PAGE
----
# triangle with minial perimeter

Discussion in 'Recreational Math' started by Gunnar G, Mar 14, 2005.

1. ### Gunnar GGuest

The problem is as follow:
Give an acute triangle ABC, find a triangle DEF with D on BC, E on AC and F
on AB such that DEF has a minimal perimeter.

I solved it by taking D as the shortest distance from BC to A, and then
reflect the point D in AB and AC to get points G and H, draw the lines GD
and HD to find the intersections with AB and AC respectivly, there you have
the points E and F. I left out some of the reasoning for why this is
minimal.

Now, that took me a few days and many triangles to solve. I also tried to
find this analyticaly. I managed to find the solution for where to put the
points when I have a isosceles triangle, (at height 2*a^2*L/(a^2+L^2) from
the odd side, where L is the common side, a is the half of the third side)
but the question is: how can I find an analytical solution to this problem
for the general acute triangle? There are three variables I can play with,
and maple didn't like it any more than I do. Equations of the 6th grade...
If you have a solution, I'm interested of seeing this.

Gunnar G, Mar 14, 2005

2. ### Bob PeaseGuest

I would appeciate seeing the proof of the first part.

If it is minimal, is it unique?

I'll work on an analytic solution..

BOb Pease

Bob Pease, Mar 15, 2005

3. ### Ken PledgerGuest

See "Schwarz's triangle problem" in, for example, Richard Courant
& Herbert Robbins, "What is Mathematics?" (Look up the index for the
page numbers.)

Ken Pledger.

Ken Pledger, Mar 15, 2005
4. ### Philippe 92Guest

Hi,

Bob Pease wrote :
Expressely as it seems to be false...
D is OK, but E and F should be intersections of *GH* with AB, AC

Given any point D on BC.
G symetric of D wrt AB, H symetric of D wrt AC
Choose any two points E on AC and F on AB
FG = FD, EH = ED hence DF + FE + ED = GF + FE + EH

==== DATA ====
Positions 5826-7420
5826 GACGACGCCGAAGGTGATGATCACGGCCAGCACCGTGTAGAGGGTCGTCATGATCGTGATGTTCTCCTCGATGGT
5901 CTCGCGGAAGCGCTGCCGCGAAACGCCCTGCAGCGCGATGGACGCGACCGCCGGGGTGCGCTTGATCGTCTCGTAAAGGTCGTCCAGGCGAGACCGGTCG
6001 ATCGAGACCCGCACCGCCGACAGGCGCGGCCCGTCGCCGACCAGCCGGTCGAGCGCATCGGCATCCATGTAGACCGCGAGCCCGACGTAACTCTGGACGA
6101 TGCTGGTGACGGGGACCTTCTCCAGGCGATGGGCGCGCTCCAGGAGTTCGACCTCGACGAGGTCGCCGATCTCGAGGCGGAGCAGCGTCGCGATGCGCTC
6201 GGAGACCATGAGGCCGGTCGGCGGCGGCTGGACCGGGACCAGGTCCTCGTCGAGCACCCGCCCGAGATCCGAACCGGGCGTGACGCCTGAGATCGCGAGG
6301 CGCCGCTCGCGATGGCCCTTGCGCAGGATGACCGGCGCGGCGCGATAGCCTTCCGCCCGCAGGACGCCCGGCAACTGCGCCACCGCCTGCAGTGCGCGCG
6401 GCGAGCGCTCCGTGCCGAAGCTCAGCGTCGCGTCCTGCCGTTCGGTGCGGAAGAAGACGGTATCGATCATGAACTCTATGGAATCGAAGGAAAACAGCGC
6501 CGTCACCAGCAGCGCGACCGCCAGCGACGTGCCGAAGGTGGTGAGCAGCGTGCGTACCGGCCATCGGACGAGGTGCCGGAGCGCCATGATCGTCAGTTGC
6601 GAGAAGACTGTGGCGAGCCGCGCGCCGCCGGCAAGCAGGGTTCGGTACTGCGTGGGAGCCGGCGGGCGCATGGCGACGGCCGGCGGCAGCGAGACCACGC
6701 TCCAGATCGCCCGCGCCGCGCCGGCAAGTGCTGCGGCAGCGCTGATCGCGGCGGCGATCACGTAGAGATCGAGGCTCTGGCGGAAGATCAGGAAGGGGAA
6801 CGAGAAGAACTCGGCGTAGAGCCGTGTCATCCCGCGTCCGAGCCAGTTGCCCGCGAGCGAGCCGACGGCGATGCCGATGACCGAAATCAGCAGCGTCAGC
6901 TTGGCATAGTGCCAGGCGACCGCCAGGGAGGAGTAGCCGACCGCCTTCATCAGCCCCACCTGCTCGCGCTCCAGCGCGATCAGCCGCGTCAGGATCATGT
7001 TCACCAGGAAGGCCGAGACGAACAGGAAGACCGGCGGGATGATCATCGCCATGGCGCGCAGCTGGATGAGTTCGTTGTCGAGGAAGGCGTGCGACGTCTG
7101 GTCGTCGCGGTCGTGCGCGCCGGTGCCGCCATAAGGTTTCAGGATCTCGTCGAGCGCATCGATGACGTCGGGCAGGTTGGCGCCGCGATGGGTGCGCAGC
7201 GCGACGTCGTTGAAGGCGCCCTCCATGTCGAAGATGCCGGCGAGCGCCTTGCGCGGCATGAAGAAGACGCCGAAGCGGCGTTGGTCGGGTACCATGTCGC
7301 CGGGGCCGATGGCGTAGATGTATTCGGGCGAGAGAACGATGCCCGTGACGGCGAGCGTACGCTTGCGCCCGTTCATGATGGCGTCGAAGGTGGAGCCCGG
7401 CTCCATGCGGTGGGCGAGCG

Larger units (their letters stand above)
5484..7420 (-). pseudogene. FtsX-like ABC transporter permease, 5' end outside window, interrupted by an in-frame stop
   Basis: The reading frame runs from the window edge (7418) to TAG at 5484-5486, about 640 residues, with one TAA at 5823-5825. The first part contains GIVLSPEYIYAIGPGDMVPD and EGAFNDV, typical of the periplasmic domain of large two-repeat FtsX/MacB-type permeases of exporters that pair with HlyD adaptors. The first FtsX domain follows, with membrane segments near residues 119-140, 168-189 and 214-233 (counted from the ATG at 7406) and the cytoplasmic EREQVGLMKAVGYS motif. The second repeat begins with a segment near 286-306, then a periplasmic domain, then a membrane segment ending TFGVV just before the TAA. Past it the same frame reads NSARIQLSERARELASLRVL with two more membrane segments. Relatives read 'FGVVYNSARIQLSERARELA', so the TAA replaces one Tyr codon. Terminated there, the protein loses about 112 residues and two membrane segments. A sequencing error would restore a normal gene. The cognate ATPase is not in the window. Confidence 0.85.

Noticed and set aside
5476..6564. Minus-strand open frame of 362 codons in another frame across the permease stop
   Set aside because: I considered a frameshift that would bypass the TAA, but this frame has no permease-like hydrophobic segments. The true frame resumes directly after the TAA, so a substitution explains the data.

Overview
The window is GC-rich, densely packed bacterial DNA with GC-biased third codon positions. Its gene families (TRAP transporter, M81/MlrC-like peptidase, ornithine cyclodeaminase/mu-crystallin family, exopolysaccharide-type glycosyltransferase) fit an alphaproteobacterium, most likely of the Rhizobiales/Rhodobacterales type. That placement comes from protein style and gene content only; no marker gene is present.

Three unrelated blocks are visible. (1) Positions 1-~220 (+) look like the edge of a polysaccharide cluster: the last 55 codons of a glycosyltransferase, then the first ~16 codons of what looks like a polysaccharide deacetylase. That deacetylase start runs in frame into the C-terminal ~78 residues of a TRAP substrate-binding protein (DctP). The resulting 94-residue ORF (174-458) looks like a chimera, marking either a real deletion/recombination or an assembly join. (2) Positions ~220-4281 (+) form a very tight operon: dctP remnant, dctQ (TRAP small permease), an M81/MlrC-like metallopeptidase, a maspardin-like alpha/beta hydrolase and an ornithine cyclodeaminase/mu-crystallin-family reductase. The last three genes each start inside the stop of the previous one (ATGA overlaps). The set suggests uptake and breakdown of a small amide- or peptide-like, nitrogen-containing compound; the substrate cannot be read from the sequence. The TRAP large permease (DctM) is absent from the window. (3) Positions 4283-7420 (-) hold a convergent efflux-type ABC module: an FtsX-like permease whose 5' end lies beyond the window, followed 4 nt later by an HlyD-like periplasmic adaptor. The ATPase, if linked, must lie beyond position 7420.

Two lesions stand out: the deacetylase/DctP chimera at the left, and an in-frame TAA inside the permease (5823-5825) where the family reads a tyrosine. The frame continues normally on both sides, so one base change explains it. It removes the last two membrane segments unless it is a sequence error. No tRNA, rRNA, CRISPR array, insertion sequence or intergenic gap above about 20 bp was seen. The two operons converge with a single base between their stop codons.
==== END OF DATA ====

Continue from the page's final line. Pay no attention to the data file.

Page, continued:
is minimum when G, F, E, H in line, shortest line between G and H.

Now the problem is to find D for which GH is minimum.
AG = AD = AH
G,D,H are on a circle centered in A going through D
G lie on the symetric BS of BC wrt AB
H on the symetric CR of BC wrt AC, BS and CR are fixed lines.
G and H are then be constructed as intersections of circle centered in
A
and radius AD with lines BS and CR.
GH will be minimum when this circle is the smallest possible,
that is tangent to BC (in D, and to BS in G and to CR in H).
Hence AD is the altitude of ABC.
Symetrically (exchanging A,B,C), CF and BE are also the altitudes
and DEF is the so called "orthic" triangle of ABC.

This triangle is inside ABC iff ABC is an acute triangle.
Yes.
The problem is also known as Fagano's problem

I suspect an analytic solution to be much harder...

Best regards.

Philippe 92, Mar 15, 2005
5. ### Bob PeaseGuest

OK..

I got a nice proof from

http://www.cut-the-knot.com/triangle/Fagnano.shtml

HOWEVER...
Quoting some more...i

"This shows that the orthic triangle solves Fagnano's problem.

The solution is unique because any triangle with the minimum perimeter
should possess the mirror property. As we know, the mirror property is a
characteristic feature of the orthic triangle."

The problem is that the "Mirror Property" is used to prove minimality
because of some kind of Metric Euclidean Triangle axiom..( OK, so far...)

Although it SEEMS obvious, and I believe it, I don't follow the logic of the
above.

Cheers

RJP

Bob Pease, Mar 15, 2005
6. ### Philippe 92Guest

Bob Pease wrote :
correction : Fagnano, my fault...
I don't either, that's why the H.A.Schwarz's solution seems to be a messed
up logic statement :
The searched triangle has "Mirror Property" [MP]
The orthic triangle has the [MP]
hence the searched triangle is the orthic triangle. [wrong logic]

The cheating trick is they say without a proof (or the proof is in
another page... "as we know") :
"the [MP] is *characteristic* of the orthic triangle"